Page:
Applying For Disability
By: Gail Morden

From a Post to the Post-Polio-Med Email List With Permission

PPSC DISCLAIMER

Date: Tue, 16 Nov 1999 10:47:45 -0800
From: "Gail Morden" <gailmorden AT email.msn.com>
Subject: [PPM] applying for disability

"I was required to take a "disability retirement" by my company."

What I learned:

  1. Document everything. I wrote letters to my doctors about every symptom, reaction to medication, etc. and faxed them prior to my visits so that they became part of my chart. And of course I kept copies (paper, don't count on your hard drive not crashing just when you need it most).

  2. Get an attorney who specializes in disability law. Ask around. Get opinions. I got a great husband and wife team in San Jose who specialize in ERISA law (covers government employees and some others). Also get a Social Security attorney.

  3. Mine the Web. I found an excellent form on one website that I printed, gave to my doctor to complete, and had with me when I went to file for SSDI. It included ALL of the things that SS wants to know about you if you have FMS and are filing for benefits. I also found lots of other information and printed out everything that might be useful, keeping a copy for myself and faxing material to my doctor.
    Read, print and/or save Form
    Prints out as 6 pages. Use your BACK button to return to this page.

  4. File as soon as you can. I should have filed my Long Term disability and SSDI claims as soon as I went out on disability. As it was I was without any income for 7 long months and was about ready to file for bankruptcy when I got a provisional award from my Long Term carrier.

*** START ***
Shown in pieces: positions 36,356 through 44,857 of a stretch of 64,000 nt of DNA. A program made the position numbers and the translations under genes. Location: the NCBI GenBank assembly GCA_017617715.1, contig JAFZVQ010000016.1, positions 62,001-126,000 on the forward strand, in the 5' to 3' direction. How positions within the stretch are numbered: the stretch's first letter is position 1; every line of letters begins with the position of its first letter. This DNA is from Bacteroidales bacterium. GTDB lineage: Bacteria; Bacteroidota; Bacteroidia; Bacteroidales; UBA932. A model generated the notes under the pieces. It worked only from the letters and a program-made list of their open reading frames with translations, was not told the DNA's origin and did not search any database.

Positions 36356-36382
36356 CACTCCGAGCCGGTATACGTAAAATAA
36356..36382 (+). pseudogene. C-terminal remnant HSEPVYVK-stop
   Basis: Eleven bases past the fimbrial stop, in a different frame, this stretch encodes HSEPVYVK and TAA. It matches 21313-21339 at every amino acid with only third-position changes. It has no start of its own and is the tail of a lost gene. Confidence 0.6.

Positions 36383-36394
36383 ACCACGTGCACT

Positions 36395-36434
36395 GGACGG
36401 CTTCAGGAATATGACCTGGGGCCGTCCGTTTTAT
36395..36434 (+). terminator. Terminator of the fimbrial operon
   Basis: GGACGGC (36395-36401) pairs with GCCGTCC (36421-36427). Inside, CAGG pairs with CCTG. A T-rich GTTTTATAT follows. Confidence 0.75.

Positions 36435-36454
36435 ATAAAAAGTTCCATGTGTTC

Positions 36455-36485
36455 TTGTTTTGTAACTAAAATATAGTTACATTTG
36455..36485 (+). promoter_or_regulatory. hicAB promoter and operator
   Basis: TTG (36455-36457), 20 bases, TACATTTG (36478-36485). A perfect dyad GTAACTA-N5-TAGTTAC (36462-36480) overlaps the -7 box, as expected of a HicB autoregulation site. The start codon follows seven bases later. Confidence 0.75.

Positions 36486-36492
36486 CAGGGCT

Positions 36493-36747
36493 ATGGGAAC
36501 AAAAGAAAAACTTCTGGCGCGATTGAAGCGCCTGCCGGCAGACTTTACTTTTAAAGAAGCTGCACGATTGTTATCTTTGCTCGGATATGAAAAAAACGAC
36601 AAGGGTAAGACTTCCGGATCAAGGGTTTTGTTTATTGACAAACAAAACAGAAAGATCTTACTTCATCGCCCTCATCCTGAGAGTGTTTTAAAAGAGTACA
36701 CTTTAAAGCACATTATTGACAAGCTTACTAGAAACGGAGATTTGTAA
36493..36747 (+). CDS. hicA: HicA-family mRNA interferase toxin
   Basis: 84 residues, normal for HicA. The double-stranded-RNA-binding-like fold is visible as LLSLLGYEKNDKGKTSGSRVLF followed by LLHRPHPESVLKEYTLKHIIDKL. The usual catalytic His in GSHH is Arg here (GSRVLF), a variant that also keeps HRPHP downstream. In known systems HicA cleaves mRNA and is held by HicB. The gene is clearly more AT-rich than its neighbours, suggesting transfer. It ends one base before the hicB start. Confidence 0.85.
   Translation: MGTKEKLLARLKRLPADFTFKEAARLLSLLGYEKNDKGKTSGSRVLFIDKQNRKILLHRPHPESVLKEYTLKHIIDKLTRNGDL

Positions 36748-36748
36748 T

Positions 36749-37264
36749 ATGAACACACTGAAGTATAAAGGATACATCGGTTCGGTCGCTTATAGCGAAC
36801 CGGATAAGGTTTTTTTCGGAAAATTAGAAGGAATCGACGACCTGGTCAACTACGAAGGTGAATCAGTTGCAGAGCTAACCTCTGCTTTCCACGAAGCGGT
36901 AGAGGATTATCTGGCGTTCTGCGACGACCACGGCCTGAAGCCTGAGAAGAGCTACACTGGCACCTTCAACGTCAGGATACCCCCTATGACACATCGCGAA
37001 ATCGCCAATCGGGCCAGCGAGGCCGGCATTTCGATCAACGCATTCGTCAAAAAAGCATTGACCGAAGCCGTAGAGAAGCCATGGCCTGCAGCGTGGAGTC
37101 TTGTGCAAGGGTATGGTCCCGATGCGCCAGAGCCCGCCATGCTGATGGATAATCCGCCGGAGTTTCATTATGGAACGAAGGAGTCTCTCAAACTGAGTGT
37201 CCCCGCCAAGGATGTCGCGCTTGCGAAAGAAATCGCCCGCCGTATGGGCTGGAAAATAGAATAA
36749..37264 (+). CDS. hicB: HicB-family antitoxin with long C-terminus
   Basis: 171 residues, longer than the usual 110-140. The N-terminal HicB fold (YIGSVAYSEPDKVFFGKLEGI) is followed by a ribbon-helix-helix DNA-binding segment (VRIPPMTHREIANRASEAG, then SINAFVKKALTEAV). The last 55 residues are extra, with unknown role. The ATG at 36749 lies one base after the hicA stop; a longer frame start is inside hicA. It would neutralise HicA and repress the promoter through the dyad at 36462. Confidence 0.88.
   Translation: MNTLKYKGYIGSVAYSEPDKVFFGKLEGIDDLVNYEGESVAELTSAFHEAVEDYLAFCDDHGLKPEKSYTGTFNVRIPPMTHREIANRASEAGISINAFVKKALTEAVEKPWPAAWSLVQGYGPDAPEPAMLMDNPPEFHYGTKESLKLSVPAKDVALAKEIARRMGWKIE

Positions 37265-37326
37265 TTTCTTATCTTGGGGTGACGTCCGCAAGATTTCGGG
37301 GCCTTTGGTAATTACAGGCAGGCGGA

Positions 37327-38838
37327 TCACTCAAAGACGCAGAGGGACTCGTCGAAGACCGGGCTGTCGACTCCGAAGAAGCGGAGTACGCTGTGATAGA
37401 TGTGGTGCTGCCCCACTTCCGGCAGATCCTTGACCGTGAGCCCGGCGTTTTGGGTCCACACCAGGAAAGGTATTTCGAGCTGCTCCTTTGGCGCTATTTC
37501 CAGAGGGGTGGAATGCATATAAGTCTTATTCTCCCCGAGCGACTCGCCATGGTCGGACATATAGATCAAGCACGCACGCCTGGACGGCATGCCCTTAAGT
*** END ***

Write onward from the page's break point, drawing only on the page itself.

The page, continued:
5. Don't accept the opinion of *their* specialist. Get your own specialist and if necessary have your specialist recommend yet another specialist for a second opinion.

  6. Ask for a Functional Capacity Test. This is a review by a physical therapist who will test your ability to perform low level tasks and will also check you muscle strength.

  7. Have all your ducks ready when you file. Most places will have a list of things that they want to see in order to process your claim. Don't wait to get this information. Have it already beforehand. Otherwise it will prolong processing your claim.

  8. Get a copy of all reports prepared by either their specialists or yours. These documents belong to you and you are entitled to know what they say. This will help you, your lawyer and your doctors prepare rebuttals and appeals. If the specialist will not give them to you directly, you can have your doctor or lawyer request a copy and pass one on to you.
               Gail Morden

© Gail Morden

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